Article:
• Understanding Food Addiction

    Researchers may still be working on the existence and definition of food addiction. Diagnostic and Statistical Manual of Mental Disorders might not confirm food addiction as a treatable condition with predetermined diagnostic protocol. But for somebody trying to kick the impulsive eating habit and deal with the uncontrollable dependence on certain foods, the ordeal is real and often an ongoing battle. Eating means something different for everyone. For some, the draw of food is so complicated that a solution to health and weight loss issues seems insurmountable. If you're struggle seems too much to handle, you may be experiencing some form of food addiction. This is very real and very treatable.

    Food as an Addictive Substance

    When we consume addictive drugs, a ‘feel good’ chemical called dopamine (often labeled as “the master molecule of addiction”) is released by the brain. The release of dopamine produces an instant sense of pleasure and satisfaction. But as the dopamine levels dip, so does the associated euphoria. This abrupt end to our elation motivates us to grab the ‘reward’ yet again and the cycle of ‘rushes and crashes’ continue. “Aside from numerous environmental factors that predispose us to overeating, there is also mounting evidence that food addiction actually reflects a change in the way our brains and nervous system function,” says Jennifer Sygo, RD, Cleveland Clinic. The same reward and pleasure centers of brain that are triggered by addictive drugs like cocaine and heroin can also be activated by food, especially those high in sugar, fat, and salt.photo courtesy of colrose 

    Scientists have found a striking similarity between the obsession, compulsion, and preoccupation behavior patterns of drug abusers and food addicts. Similar to alcohol or drug addiction, food addiction can result in intense craving and an inability to control overeating despite the negative implications on one’s health and personal relationships. Besides the physical and psychological dependence, the withdrawal symptoms experienced are also intriguingly similar. The recovery for food addicts, however, is a little more complicated however. Drug and alcohol addicts are taught how to remove the substance from their lives altogether, whereas food addicts cannot simply remove food from their lives.


    Gaining understanding of underlying factors, modifying dietary thoughts and behaviors, and learning healthier ways of managing stress and depression as important ways of beating food addiction. The winning strategy would be to spot the potential triggers and work towards conquering them before their start.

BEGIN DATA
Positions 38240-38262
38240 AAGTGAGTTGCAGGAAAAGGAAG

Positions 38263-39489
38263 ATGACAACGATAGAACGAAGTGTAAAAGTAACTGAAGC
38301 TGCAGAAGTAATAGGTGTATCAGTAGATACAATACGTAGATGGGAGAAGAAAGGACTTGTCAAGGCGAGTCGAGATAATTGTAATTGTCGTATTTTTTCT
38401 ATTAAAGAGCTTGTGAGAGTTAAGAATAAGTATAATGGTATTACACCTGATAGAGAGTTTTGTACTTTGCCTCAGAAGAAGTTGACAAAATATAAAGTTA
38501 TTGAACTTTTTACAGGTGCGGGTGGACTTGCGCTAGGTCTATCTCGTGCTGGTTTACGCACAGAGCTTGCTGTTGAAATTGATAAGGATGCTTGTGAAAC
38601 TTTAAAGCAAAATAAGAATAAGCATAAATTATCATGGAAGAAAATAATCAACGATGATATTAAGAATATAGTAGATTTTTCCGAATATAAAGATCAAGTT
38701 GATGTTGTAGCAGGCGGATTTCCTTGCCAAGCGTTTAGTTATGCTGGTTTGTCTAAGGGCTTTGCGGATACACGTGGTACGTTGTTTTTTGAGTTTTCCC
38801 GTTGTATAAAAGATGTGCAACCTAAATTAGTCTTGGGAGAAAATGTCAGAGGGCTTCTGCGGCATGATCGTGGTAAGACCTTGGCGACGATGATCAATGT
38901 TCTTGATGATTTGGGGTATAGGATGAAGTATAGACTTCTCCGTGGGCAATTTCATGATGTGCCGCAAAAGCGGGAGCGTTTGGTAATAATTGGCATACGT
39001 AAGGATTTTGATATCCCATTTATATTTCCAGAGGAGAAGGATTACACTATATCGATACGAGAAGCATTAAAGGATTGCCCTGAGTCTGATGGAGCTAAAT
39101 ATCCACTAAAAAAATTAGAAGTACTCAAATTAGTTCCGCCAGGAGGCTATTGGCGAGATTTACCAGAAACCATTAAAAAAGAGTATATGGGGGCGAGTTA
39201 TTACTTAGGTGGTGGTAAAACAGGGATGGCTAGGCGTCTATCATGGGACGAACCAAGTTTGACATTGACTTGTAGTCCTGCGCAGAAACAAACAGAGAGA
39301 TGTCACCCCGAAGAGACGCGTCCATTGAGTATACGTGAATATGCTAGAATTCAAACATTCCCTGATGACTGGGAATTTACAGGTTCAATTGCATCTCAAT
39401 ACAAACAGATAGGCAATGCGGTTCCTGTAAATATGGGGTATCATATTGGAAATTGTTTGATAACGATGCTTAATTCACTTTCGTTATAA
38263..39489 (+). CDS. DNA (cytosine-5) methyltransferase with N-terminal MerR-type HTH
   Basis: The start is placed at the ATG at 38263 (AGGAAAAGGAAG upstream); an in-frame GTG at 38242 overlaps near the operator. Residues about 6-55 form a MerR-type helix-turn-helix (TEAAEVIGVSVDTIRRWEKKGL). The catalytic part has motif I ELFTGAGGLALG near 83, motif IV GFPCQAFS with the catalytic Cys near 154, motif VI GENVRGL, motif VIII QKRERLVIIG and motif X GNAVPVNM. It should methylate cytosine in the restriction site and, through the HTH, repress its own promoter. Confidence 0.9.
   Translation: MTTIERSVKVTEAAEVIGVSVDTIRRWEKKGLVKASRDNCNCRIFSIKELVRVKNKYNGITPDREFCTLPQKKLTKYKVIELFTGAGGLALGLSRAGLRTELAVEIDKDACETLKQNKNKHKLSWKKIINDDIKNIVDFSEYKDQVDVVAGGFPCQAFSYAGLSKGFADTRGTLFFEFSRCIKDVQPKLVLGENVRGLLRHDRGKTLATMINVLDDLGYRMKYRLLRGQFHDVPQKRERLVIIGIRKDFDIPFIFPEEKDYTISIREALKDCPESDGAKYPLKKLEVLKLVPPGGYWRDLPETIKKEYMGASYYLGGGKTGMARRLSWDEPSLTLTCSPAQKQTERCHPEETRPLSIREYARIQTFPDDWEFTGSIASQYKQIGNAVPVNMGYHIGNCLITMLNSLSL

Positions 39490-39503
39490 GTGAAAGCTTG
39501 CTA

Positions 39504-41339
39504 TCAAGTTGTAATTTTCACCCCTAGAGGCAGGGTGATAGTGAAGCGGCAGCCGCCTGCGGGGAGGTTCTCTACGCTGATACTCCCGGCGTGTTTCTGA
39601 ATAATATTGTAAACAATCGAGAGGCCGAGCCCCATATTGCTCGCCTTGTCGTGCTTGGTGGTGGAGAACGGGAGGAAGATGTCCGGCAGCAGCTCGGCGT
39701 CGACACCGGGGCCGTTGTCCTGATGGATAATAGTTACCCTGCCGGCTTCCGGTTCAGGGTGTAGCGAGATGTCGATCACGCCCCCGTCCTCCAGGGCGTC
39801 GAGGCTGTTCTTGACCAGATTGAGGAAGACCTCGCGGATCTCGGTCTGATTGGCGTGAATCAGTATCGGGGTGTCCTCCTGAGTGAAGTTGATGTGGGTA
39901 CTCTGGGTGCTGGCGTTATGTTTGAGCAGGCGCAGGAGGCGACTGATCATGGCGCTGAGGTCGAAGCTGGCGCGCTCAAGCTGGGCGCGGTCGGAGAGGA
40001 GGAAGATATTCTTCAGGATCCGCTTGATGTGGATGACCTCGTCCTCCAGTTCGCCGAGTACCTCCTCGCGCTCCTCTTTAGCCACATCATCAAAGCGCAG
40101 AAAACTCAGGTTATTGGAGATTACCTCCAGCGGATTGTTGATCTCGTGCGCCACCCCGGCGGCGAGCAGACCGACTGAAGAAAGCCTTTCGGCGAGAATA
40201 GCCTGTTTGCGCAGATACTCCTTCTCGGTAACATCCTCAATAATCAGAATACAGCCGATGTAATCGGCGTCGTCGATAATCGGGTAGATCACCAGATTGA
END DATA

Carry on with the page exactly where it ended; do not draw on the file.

• Stress: During a stressful episode, the stress hormone cortisol is released - which in elevated levels slows down the metabolism, increases appetite, and affects our food preference and motivation adversely. Another brain chemical, galanin is also known to trigger an increased consumption of fats and alcohol during stress. This is why foods like chocolates, chips, and french fries work serve as self-medication against stress.

    • Addictive Chemicals in Foods: High carbohydrate refined foods (pasta, white bread, cakes) release ‘calming’ serotonin. Cheese contains traces of  ‘addictive’ opiates that bare a striking similarity to morphine. Chocolates have ‘marijuana mimicking’ compounds called anandamides. Repeated consumption of these foods cause us to crave more and more of them and soon we are on our way to becoming a food addict.

    • Emotional Distress: This is possibly the biggest trigger. Whether feeling tired, lonely, angry, or depressed, we always find solace in ‘comfort foods.’  These foods may seem to pacify our dwindling emotions momentarily and invoke positive feelings, but the fact is that even after a full stomach, life's problems are still there. A constant habit of using food to avoid or diminish stress creates a relationship similar to the use of alcohol or drugs.

    • Binge Tendency: Overeating frequently may impair the ‘appetite suppressing’ effects of the hunger controlling hormone, leptin. When we indulge in ‘out of control’ eating, the system of responding to ‘hunger cues’ or ‘satiety centers’ don’t work well, and we overrule the natural tendency to stop eating after feeling ‘full.’  Making it very hard to trust what you're feeling in order to moderate yourself.

    The Bottom Line

    The only way to reclaim control of the kind, amount, and frequency of foods you consume is to be honest and aware. The tell tale signs of food addiction are an uncontrollable need to eat certain foods (even when not hungry), going out of the way to obtain them, avoiding family get togethers and professional parties for the fear of overeating, and eating to the point of feeling sick and/or guilty. Consult a registered dietitian, therapist, or health professional if you think you may have a food addiction.

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